“We are back on the Moon after half a century”: NASA chief said if mission is successful, permanent bases will be created

NASA Administrator, Bill Nelson, expressed his enthusiasm for the historic Artemis II mission to lunar orbit, The first manned satellite in more than 50 years, and said that “we return” to “learn to live in a deep space environment for long periods of time.”

“We’re going back to the moon, to a different moon,” with the next objective on Mars and “return safely,” Nelson said during a press conference at the Kennedy Space Center in Florida, accompanied by officials of the US space agency and the crew of the Artemis II.

The four Artemis II astronauts today saw the Orion capsule that is expected to transport them in November 2024 to space, an “important step in our return to the Moon” and “venturing into the cosmos,” Nelson said.

He said that, however, it is “a really different Moon”, since “we return with commercial and international partners” and with an international community enthusiastic about this challenge of deep space.

He pointed out that, if this mission around the Moon is successfully completed, NASA’s lunar program’s Artemis III mission will land on the satellite’s south pole.

In this context of return to the Moon and Creation of permanent bases On his surface, Nelson acknowledged that the United States is in a “space race with China” to get there sooner: “I don’t want China to get to the south pole first and say, ‘It’s ours. Get out.'”

“We want to be sure that it is available to everyone and we want to protect the interests of the international community,” he said.

He remembered the words of John F. Kennedy (1917-1963) and his commitment to space exploration and travel to the Moon.

“He told us to go to the moon, not because it’s easy, but because it’s hard. And space is hard. It is overcoming this harsh environment that will fill us as discoverers.” “That’s why we’re going to go back to the Moon and then travel to Mars.” he said.

For her part, the deputy administrator of NASA, Pam Melroy, He highlighted the “crucial first step” that involves “concentrating on what are the objectives that must be tested on the Moon” to “be ready before traveling to Mars.”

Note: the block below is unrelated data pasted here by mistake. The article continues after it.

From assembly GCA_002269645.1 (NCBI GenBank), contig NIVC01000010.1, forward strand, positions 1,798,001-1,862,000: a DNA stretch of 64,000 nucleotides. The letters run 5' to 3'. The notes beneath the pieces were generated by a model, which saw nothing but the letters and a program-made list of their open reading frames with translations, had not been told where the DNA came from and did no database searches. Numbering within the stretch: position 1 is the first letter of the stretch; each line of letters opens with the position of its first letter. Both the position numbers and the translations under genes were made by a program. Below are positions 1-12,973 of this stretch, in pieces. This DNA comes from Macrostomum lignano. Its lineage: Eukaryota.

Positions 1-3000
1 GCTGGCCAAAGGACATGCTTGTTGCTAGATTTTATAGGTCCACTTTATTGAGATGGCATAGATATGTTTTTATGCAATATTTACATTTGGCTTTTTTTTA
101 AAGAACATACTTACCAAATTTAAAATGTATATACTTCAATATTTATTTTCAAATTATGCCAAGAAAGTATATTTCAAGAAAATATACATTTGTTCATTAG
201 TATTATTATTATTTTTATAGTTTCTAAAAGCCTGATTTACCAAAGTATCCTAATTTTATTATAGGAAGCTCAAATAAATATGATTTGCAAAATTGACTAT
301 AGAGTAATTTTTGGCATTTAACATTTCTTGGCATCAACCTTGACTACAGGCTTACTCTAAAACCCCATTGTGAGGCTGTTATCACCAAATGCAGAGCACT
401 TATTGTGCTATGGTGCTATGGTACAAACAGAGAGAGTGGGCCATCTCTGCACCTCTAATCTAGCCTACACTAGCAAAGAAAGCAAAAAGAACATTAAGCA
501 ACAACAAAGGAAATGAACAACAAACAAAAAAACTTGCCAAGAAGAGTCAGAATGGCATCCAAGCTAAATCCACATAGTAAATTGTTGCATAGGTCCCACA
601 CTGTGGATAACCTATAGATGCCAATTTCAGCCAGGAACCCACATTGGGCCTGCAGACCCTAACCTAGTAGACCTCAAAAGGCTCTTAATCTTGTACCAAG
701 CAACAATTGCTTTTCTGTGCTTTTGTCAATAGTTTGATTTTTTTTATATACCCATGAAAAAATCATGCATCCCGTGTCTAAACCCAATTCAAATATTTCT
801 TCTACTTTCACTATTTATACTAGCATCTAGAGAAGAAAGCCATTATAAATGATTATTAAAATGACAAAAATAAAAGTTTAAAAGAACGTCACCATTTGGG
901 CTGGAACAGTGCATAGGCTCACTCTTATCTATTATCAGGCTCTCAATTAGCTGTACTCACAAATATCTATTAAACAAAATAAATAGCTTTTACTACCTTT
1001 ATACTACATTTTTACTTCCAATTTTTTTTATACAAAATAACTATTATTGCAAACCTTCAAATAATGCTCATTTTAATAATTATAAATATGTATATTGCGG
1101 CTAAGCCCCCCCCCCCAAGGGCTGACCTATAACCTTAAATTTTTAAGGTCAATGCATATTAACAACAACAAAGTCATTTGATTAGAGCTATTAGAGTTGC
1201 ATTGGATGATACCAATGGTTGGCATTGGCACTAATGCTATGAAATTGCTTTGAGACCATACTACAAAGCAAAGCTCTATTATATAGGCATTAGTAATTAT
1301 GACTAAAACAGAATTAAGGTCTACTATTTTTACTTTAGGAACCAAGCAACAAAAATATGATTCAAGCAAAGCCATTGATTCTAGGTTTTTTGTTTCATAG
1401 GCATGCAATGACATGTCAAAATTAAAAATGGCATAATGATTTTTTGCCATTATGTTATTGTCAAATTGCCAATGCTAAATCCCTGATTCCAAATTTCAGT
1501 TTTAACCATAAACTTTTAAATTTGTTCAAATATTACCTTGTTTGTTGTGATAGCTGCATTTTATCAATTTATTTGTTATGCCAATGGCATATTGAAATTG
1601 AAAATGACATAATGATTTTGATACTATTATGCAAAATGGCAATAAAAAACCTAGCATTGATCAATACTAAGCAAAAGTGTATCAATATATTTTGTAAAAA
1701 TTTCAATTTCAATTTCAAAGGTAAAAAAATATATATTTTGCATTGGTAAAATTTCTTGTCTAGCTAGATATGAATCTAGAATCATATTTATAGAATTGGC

“That’s why we explore, to learn more about the universe, our solar system, our Earth and ourselves,” Melroy said after referring to some “exciting” experiments that the Artemis II crew will carry out focused on “radiation”.

In that context, the commander of the Artemis II mission, the NASA astronaut Reid Wiseman, he stressed that “the measure of success” of Artemis II is “to see our colleagues on the lunar surface. And then see people following in our footsteps walking on Mars” and returning “to Earth.

“That’s the measure of success for us,” said Wiseman, who humbly said that Artemis II “is the smallest footnote in the campaign” of the Artemis program.

NASA’s Associate Administrator for Exploration Systems Development, Jim Free, noted that they have analyzed and reviewed all the objectives of the mission, also the “anomalies to decide if we are on the right track for Artemis II.”

Being a “great first step” the previous mission, the Artemis I, which had to face Several stoppages due to the pandemic and other issues before being successfully completed in December 2022, Free highlighted the “crew module” as the “critical path right now.”

“We have to assemble and test the crew module … And it’s on the right track. Artemis I was a great mission and we learned a lot from it. The success was incredible,” he added, to emphasize that “new hardware” is being used, because it depends on it that we can be warned “when things are not good.”

“Our most important concern is for The four people next to me (Artemis II astronauts), they depend on us,” he said.

The four members of Artemis II will blast off from Cape Canaveral, Florida, aboard an Orion capsule powered by the imposing Space Launch System (SLS) megarocket.

The crew, in addition to Commander Wiseman, is completed by the Afroamer pilotIcano Victor Glover and specialists Christina Hammockk Koch, who will become the first woman to fly beyond low-Earth orbit, and Jeremy Hansen, the latter from the Canadian Space Agency (CSA).

(With information from EFE)

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